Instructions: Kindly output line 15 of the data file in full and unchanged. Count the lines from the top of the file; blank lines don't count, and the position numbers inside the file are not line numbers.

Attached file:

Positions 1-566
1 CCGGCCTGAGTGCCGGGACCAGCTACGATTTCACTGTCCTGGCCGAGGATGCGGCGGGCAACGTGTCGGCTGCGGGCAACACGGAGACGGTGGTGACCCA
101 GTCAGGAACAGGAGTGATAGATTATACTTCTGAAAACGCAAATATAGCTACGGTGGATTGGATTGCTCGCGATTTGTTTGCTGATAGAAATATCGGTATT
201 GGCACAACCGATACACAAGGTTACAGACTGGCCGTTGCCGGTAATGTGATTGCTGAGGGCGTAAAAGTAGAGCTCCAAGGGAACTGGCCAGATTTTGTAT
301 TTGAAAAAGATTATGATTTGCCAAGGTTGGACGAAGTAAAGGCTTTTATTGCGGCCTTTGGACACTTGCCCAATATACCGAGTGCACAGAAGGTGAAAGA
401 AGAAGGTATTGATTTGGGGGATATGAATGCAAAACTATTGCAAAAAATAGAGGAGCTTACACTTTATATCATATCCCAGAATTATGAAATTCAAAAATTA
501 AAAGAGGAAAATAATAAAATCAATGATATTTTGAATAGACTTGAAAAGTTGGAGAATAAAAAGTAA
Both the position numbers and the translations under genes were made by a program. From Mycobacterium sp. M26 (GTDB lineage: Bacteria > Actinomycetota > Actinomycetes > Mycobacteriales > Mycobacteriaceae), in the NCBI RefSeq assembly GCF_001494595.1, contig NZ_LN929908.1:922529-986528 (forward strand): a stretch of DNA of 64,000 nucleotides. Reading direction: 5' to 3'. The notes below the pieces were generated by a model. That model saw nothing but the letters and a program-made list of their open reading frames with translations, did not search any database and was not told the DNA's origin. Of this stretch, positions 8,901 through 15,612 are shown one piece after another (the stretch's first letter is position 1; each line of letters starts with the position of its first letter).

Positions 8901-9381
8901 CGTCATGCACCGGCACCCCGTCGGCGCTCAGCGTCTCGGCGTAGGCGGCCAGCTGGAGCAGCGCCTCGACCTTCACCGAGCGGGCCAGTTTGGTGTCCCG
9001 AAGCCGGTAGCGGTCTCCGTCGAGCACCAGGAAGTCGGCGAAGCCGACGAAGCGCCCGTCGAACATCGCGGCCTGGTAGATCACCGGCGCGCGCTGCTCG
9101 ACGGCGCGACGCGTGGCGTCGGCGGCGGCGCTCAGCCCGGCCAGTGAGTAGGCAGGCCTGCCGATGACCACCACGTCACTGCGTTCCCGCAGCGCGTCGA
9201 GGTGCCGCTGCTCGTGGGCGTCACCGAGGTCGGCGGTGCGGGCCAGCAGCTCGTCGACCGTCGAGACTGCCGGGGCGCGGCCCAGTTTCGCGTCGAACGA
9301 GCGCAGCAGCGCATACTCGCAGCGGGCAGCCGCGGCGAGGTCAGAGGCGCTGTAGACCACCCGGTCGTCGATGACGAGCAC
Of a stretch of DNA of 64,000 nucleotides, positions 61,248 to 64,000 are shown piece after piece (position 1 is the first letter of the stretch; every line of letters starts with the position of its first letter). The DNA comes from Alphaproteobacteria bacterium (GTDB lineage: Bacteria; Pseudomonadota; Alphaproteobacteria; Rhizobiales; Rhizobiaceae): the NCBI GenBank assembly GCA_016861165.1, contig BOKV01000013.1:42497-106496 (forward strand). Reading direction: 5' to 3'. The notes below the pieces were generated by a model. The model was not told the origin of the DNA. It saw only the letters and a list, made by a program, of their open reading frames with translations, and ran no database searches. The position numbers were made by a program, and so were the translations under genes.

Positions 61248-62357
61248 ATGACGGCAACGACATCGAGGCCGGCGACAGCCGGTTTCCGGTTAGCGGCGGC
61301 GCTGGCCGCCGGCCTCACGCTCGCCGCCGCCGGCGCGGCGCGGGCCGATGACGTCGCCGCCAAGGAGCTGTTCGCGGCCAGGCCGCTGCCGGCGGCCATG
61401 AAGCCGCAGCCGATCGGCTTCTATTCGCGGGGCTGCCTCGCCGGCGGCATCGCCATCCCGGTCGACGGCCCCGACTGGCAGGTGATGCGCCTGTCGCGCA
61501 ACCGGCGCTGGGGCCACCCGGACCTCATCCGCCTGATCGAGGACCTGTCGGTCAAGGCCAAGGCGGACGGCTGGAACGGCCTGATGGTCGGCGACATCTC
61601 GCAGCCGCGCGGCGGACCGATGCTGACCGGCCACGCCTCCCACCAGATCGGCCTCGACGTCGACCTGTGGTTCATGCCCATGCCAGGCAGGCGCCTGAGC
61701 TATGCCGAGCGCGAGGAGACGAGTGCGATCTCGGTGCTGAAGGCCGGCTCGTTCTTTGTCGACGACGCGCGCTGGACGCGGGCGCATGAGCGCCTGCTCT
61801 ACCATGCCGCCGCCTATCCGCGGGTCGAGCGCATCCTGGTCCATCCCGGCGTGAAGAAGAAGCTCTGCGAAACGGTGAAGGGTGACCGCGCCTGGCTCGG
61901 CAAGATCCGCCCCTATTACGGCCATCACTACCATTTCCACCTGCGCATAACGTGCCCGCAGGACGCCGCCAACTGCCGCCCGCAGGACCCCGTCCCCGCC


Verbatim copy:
Of a stretch of DNA of 64,000 nucleotides, positions 61,248 to 64,000 are shown piece after piece (position 1 is the first letter of the stretch; every line of letters starts with the position of its first letter). The DNA comes from Alphaproteobacteria bacterium (GTDB lineage: Bacteria; Pseudomonadota; Alphaproteobacteria; Rhizobiales; Rhizobiaceae): the NCBI GenBank assembly GCA_016861165.1, contig BOKV01000013.1:42497-106496 (forward strand). Reading direction: 5' to 3'. The notes below the pieces were generated by a model. The model was not told the origin of the DNA. It saw only the letters and a list, made by a program, of their open reading frames with translations, and ran no database searches. The position numbers were made by a program, and so were the translations under genes.